Sagres Doca da Pesca
Sagres: Habor Hall
Sagres: Fish Market
Sagres: Port View
The fishing port of Sagres is said to be one of the best in the world regarding quality and assortment of the daily catch.
Sagres: Fishing Port
These weirs are used to catch sought-after lobster and crayfish along Sagres' rocky coast.
Sagres: Fishing Port
The fishing boats entering the harbour in the afternoon unload their catch on the quay opposite the auction hall. After disembarkment the catch is manually sorted by type and size. The stackable boxes will be weighed in the auction hall before being sold.
Sagres Fishing Port: Santola
Santola (Maja squinado), the common spider crab, feeds on small forms of animal life and starfish and belongs to the crab family. Its delicate sweet flesh is highly prized.
Sagres Catch: Raia
Arraia, also called raia (Raja clavata), the thornback ray or skate, is generally served like its cousin the starry ray (Raja radiata), as arraia alhada, although it is also used as an ingredient in caldeirada and tastes delicious when fried.
Sagres Fishing Port: Octopus
Polvo (Octopus vulgaris), the common octopus, encloses its innards in a hood and has eight tentacles that are nice as a salad or in caldeirada and truly superb when baked in the oven.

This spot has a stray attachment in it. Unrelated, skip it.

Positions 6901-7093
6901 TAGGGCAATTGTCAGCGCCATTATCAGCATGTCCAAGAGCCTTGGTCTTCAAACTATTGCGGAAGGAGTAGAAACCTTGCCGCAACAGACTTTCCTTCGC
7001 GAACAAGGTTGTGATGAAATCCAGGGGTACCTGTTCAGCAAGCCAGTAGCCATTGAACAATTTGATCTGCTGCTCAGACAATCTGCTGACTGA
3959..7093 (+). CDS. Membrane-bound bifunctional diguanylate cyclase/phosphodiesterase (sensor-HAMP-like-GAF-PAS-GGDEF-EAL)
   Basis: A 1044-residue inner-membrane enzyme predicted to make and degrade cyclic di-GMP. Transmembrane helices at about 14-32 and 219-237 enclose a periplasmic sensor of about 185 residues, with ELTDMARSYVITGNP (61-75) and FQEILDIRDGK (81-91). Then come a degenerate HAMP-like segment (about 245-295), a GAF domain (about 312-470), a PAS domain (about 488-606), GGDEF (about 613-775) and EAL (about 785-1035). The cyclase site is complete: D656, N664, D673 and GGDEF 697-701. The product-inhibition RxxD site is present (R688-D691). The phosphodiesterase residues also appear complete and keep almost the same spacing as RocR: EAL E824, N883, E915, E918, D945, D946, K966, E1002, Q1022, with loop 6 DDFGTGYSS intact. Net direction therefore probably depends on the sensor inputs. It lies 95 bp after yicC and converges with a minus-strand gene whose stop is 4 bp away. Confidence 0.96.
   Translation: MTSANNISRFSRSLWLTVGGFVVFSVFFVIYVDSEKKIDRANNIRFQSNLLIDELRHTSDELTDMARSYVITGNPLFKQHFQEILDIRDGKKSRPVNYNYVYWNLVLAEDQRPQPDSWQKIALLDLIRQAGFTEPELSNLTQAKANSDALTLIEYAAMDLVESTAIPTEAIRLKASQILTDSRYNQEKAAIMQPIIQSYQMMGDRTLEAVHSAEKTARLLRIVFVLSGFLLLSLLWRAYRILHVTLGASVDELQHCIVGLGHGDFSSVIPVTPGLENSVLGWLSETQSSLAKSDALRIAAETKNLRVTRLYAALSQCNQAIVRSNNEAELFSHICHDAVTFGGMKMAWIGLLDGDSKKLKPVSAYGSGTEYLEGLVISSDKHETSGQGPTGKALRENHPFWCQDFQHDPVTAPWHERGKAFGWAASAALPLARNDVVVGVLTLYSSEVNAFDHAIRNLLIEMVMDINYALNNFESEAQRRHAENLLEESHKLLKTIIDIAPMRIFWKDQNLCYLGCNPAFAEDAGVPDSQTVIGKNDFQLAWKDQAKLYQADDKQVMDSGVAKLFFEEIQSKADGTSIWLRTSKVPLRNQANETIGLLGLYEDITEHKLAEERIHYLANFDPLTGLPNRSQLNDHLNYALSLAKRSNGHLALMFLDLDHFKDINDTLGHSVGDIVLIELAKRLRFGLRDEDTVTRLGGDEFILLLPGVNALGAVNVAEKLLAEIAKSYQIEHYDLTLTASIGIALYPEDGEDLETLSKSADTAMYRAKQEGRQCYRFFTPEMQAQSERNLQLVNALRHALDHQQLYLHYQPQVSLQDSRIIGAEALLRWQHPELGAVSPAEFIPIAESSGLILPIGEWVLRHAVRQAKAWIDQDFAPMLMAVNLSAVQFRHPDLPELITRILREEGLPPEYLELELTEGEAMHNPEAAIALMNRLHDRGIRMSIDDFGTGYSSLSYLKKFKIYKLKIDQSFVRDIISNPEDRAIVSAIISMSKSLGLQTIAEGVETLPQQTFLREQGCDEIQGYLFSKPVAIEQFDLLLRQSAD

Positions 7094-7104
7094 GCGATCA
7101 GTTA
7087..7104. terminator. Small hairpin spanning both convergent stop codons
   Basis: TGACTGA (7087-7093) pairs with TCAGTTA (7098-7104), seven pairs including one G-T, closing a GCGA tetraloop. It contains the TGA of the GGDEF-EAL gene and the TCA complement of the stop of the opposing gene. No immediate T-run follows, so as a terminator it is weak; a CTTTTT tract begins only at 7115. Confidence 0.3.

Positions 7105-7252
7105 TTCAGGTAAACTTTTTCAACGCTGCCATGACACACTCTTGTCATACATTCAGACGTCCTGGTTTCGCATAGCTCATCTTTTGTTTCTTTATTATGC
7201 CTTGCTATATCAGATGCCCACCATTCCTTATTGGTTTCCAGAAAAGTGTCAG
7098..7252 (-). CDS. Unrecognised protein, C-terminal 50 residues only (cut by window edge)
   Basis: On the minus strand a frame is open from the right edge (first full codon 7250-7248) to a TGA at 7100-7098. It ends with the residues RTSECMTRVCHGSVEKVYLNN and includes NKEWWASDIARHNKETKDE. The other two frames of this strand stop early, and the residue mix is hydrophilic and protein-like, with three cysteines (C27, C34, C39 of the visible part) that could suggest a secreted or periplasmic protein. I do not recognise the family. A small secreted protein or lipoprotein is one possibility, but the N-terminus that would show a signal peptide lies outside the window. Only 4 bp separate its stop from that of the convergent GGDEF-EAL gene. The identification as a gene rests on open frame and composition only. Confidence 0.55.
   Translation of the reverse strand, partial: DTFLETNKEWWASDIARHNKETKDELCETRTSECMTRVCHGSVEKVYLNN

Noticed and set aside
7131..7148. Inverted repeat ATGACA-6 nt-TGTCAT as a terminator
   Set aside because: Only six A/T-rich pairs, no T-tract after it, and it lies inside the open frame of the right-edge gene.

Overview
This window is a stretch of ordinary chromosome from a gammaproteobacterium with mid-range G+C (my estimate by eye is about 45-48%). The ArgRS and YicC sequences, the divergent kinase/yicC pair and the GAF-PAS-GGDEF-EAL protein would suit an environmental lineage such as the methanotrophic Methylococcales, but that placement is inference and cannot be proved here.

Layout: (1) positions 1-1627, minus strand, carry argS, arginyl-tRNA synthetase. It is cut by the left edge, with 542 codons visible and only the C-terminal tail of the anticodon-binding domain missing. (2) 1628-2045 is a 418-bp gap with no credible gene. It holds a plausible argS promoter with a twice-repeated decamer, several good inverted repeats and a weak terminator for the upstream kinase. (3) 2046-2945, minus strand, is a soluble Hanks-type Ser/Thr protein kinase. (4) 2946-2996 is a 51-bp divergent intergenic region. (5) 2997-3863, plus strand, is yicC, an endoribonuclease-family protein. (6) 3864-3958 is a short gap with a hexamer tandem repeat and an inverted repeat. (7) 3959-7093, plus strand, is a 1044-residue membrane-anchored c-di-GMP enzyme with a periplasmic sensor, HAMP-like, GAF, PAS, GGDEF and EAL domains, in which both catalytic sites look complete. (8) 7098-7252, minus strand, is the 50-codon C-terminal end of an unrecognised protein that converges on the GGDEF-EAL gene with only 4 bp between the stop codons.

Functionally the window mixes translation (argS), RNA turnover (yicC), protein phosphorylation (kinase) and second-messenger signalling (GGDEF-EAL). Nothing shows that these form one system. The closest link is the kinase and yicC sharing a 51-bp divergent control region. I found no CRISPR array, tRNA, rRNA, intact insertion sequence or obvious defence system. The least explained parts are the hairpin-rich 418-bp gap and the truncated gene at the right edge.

Sagres Fishing Port: Buzios
Búzios (Murex trunculus, Murex brandaris), the purple spiny murex and the banded murex, are sold by the dozen at market – if they are sold at all. Generally, they go straight to the marisqueiras and cervejarias.
Sagres Fishing Port: Auction
On the way to the auction: the plastic boxes containing the sorted catch of the day are brought to the auction hall where they will be weighed before the auction.
Sagres: Harbor Pub
In the pub on the first floor of the auction hall we see the happy faces of the fishermen who have returned safely from their hard and often dangerous work at sea.
Sagres: Fishing Port: Auction Hall
Inside the hall the catch is weighed before being sold at auction to the expert traders and chefs sitting on the gallery.